The playhouse, though, is more fortunate than most South Dakota theater organizations. The playhouse has developed a strong network of donors, is well known in the national theater community and has solid credit, so obtaining a loan isn’t out of the question, Drew said.
Community theaters across South Dakota have not been so fortunate.
In Aberdeen, the fully restored Art Deco marquee on the Capitol Theatre on Main Street has not been used for its intended purpose. As of late July, the Aberdeen Community Theatre group had been mostly idle for almost five months due to the pandemic, said Managing Director James Walker.
“It’s been devastating,” said Walker. “I cannot tell you when we’ll be on the other side of this thing and when we’ll be able to actually do programming again.”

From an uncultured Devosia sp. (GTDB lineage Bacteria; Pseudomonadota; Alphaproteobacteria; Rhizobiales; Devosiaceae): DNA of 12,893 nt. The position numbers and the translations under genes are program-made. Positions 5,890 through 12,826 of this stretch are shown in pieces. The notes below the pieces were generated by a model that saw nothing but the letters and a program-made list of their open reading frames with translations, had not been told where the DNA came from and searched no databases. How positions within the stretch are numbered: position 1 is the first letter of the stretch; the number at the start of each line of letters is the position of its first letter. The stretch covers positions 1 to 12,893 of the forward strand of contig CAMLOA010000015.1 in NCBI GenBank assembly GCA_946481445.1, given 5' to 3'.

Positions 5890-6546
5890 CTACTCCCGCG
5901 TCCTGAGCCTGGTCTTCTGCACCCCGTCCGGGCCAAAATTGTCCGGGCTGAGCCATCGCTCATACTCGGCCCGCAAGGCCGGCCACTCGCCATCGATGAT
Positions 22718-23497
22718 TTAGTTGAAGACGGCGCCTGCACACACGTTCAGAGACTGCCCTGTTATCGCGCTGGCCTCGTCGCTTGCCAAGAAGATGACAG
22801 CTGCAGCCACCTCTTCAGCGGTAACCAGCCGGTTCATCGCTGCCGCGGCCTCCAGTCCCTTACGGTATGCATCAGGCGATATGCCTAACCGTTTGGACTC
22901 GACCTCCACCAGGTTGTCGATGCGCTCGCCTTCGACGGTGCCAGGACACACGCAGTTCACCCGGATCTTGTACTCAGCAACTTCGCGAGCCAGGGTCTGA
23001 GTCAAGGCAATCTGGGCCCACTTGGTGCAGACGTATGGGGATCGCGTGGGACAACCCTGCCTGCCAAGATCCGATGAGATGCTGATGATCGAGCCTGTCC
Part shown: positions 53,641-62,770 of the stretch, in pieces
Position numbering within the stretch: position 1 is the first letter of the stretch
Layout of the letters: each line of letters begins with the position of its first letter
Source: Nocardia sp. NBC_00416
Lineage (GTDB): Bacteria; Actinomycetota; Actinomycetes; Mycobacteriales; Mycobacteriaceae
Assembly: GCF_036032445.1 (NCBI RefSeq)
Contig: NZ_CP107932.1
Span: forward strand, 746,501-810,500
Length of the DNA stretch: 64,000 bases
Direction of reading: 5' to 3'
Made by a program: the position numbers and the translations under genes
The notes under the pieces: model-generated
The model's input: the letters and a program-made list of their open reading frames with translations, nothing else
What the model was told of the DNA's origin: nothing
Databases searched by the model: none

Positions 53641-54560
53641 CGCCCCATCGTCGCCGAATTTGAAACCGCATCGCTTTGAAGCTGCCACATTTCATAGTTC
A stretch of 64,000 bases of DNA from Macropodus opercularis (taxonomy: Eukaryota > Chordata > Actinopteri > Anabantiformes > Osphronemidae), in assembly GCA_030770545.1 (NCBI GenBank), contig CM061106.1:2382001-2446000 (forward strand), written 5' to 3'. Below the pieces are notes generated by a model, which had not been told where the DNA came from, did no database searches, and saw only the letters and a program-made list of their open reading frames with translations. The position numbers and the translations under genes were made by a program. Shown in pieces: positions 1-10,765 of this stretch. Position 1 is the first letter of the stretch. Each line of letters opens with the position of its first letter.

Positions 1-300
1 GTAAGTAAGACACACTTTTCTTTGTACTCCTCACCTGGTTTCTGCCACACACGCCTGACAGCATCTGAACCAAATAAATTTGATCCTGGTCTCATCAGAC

The theater’s volunteers had begun production on its second play of 2020, “Bill W. and Dr. Bob” in March when the theater board canceled the remainder of the season due to COVID-19. Since then, aside from work around the theater building, some free online programming and a gig for the theater’s youth program at Storybook Land, there hasn’t been much to do.
Not putting on shows creates a landslide of problems. Ticket sales are the driving force of the organization’s revenue. Without shows or ticket sales, the theater is drawing on the reserve fund the organization spent four decades building to pay for staff salaries and utilities. Under current conditions, if enough costs can be cut, the organization should be able to keep itself afloat through November.